Experts in the management of hepatitis C identify some of the complications of the disease, particularly cirrhosis and decompensated cirrhosis.
Christian B. Ramers, MD, MPH, AAHIVS: Let's move on. For the end of this introductory section, just on the complications from hepatitis C infection, we think of 3 major things. I'll give 1 of these to each of you. Cirrhosis in and of itself; secondly, decompensated cirrhosis; and then thirdly, liver cancer. We will get to some of the non-liver-related manifestations later on. Chris, could you just walk us through what cirrhosis is?
Christopher Hulstein, PharmD, BCPS: It's essentially permanent scarring of the liver that can happen over the course of a few decades when we're thinking about chronic hepatitis C. As Caroline was discussing, there are a subset of patients who can clear the virus spontaneously without any type of therapy, but the vast majority of patients do actually go on to develop chronic hepatitis C, around 80% or so. Of that 80%, 10% to 20% may develop cirrhosis over the course of 10 to 30 years or so because it is very slowly progressing. Essentially, as the virus is infecting the liver, there's a lot of oxidative stress and cell disruption that can happen that causes that scarring over the long term.
Christian B. Ramers, MD, MPH, AAHIVS: So 10 to 30 years is a pretty wide range.
Christopher Hulstein, PharmD, BCPS: It is.
Christian B. Ramers, MD, MPH, AAHIVS: Are there factors that we know about that may make that go faster or slower?
Christopher Hulstein, PharmD, BCPS: Coinfection with HIV and hepatitis B can make that go a little faster. If you are a man, that tends to speed up the process. If you are overweight, that tends to speed up the process as well. Alcohol use and daily marijuana use are all things that can speed up that process to cirrhosis.
Christian B. Ramers, MD, MPH, AAHIVS: That's a good point. The way I think about this from a clinical standpoint is that we know they have 1 liver disease, which is hepatitis C infection. If you add a second on top of that, it really pushes things. You mentioned obesity. That would be essentially fatty liver disease, a second source of inflammation in the liver. HIV for mysterious reasons makes things go faster. Alcohol use in excess of what's recommended; also, it's a secondary liver disease and just pushes you faster. Then there have been very strange cases in the HIV coinfection literature of ultra-rapid progression from diagnosis to cirrhosis within just a couple of years.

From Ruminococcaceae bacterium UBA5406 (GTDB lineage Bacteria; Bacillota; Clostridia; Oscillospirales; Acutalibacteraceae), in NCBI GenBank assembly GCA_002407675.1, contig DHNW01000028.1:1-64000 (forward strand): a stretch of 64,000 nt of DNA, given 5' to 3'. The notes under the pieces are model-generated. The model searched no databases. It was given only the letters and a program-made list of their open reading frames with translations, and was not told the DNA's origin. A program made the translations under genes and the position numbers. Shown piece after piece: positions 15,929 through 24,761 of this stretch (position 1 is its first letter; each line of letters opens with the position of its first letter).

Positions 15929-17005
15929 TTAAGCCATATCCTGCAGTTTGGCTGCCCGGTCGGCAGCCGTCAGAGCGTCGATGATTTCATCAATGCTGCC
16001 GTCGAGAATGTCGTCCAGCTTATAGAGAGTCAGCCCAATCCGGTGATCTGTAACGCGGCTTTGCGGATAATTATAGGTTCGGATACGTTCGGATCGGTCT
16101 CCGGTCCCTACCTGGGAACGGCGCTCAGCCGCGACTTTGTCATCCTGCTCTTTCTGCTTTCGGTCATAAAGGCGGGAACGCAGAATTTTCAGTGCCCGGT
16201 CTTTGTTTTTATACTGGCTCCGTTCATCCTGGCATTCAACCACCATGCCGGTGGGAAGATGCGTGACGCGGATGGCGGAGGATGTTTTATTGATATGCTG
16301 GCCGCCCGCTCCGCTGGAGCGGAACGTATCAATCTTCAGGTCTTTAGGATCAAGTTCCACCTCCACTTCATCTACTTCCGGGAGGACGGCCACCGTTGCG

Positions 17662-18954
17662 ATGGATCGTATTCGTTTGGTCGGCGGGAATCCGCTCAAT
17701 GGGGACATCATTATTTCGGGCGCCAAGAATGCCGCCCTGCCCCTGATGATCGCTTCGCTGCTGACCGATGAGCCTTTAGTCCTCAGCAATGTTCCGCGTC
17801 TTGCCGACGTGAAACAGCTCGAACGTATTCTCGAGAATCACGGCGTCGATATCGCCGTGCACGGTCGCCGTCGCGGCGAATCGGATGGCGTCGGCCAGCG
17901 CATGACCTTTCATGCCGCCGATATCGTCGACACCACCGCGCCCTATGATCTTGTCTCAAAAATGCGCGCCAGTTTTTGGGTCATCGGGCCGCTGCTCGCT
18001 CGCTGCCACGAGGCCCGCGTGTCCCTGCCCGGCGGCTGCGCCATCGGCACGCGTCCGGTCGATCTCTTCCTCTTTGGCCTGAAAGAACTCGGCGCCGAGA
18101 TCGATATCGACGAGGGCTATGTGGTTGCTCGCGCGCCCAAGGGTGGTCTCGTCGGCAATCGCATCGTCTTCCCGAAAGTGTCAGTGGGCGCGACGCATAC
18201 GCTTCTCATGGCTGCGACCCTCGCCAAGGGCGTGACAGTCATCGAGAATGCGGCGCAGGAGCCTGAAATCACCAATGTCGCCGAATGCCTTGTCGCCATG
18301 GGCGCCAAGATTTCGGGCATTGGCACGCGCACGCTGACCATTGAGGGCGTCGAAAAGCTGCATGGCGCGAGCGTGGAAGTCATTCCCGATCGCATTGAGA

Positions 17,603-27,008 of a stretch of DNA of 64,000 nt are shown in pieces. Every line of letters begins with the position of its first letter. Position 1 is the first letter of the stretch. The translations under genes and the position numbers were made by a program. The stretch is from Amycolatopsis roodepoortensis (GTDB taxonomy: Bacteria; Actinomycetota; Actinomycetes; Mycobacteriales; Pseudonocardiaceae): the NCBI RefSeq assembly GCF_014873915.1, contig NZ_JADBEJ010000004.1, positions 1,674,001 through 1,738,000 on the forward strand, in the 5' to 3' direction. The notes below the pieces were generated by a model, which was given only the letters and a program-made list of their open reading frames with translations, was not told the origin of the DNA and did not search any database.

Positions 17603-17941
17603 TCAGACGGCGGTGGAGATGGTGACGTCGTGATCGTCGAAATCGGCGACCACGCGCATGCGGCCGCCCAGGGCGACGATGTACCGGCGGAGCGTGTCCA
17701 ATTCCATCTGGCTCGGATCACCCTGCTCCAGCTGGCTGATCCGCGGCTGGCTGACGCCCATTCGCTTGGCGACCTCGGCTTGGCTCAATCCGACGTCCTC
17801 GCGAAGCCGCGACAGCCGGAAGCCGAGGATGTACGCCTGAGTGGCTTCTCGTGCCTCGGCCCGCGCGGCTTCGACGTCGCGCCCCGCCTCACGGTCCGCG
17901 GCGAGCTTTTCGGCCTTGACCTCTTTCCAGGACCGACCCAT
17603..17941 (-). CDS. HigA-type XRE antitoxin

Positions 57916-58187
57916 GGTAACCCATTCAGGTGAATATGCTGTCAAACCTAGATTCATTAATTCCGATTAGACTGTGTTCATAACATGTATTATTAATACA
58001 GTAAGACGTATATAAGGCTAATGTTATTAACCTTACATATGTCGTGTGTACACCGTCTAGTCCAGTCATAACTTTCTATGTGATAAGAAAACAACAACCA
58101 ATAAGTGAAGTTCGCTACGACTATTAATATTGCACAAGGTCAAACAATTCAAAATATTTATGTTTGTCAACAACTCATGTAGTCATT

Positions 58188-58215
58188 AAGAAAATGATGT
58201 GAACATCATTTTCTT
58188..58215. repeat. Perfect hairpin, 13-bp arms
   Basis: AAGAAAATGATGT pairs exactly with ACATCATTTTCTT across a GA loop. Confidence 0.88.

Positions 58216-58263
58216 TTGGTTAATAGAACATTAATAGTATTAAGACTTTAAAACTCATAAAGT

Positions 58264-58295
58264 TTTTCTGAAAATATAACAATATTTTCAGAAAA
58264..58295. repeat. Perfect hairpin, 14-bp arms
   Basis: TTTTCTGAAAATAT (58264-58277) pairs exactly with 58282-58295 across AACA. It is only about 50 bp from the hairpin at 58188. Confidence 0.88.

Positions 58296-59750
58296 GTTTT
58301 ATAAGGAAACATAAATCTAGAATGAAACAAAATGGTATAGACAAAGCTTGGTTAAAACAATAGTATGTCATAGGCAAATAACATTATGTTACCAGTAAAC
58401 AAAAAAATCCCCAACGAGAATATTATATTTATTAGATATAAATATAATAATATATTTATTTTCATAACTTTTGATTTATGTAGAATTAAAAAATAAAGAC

Caroline Derrick, PharmD, BCPS: There are 2 ways to look at decompensated cirrhosis. One would be a clinical event., such as hepatic encephalopathy and ascites, and when you're on medications for these types of events. As a pharmacist looking at someone who might be on lactulose for hepatic encephalopathy, those are some ways we can look at patients who may have decompensated or don't have the ability to compensate for this disease.
Also we can look at the Child-Turcotte-Pugh score. When a patient has a score of 7 or above, they're put into classification of B. B and C are when we're trying to really look at patients for hepatic decompensation. Those patients are a very subset and specialized population that really need to be taken care of by specialists. We're often referring those patients to hepatologists for more specific care.
Christian B. Ramers, MD, MPH, AAHIVS: We're wanting to promote more widespread hepatitis treatment, and there may be folks out there in a primary care setting. Why is it important to identify who's decompensated and who's not?
Caroline Derrick, PharmD, BCPS: Decompensated patients walk a tightrope for treatment, and their treatment is very specialized and may include utilizing ribavirin, which requires intensive monitoring, dosing adjustments based on weight, and laboratory values. Hepatologists or a center that is very well adjusted to monitoring these types of patients are very important. They can decompensate while on treatment, and you just want to make sure you have a close eye on this population.
Patients who are decompensated have various things that need to be closely monitored. In primary care settings, time or education may be a factor.
Christian B. Ramers, MD, MPH, AAHIVS: So it's more important to get a specialist involved if you do identify decompensation. What about the idea that somebody could be really sick at one point and you call them decompensated? They've had an episode in the hospital in which they had esophageal varices that were bleeding, but then they come see you a year later and they've stopped drinking, they're looking better, and their Child-Turcotte-Pugh score goes down to 5 or 6? Would you still consider them decompensated?
Caroline Derrick, PharmD, BCPS: In our clinical practice, we're not currently treating patients who have a history of these types of events. That's physician discretion. That's the way we're handling those patients.
Bhavesh Shah, RPh, BCOP: In our practice, we would refer those patients. The primary care wouldn't be treating those patients. They would be referred. Even though they've resolved in a lot of their symptoms and they may not be having the decompensation, they would still need that long-term follow-up in specialized care. I think our primary care providers wouldn't be comfortable treating those patients.
Christian B. Ramers, MD, MPH, AAHIVS: Good idea to get a specialist involved there.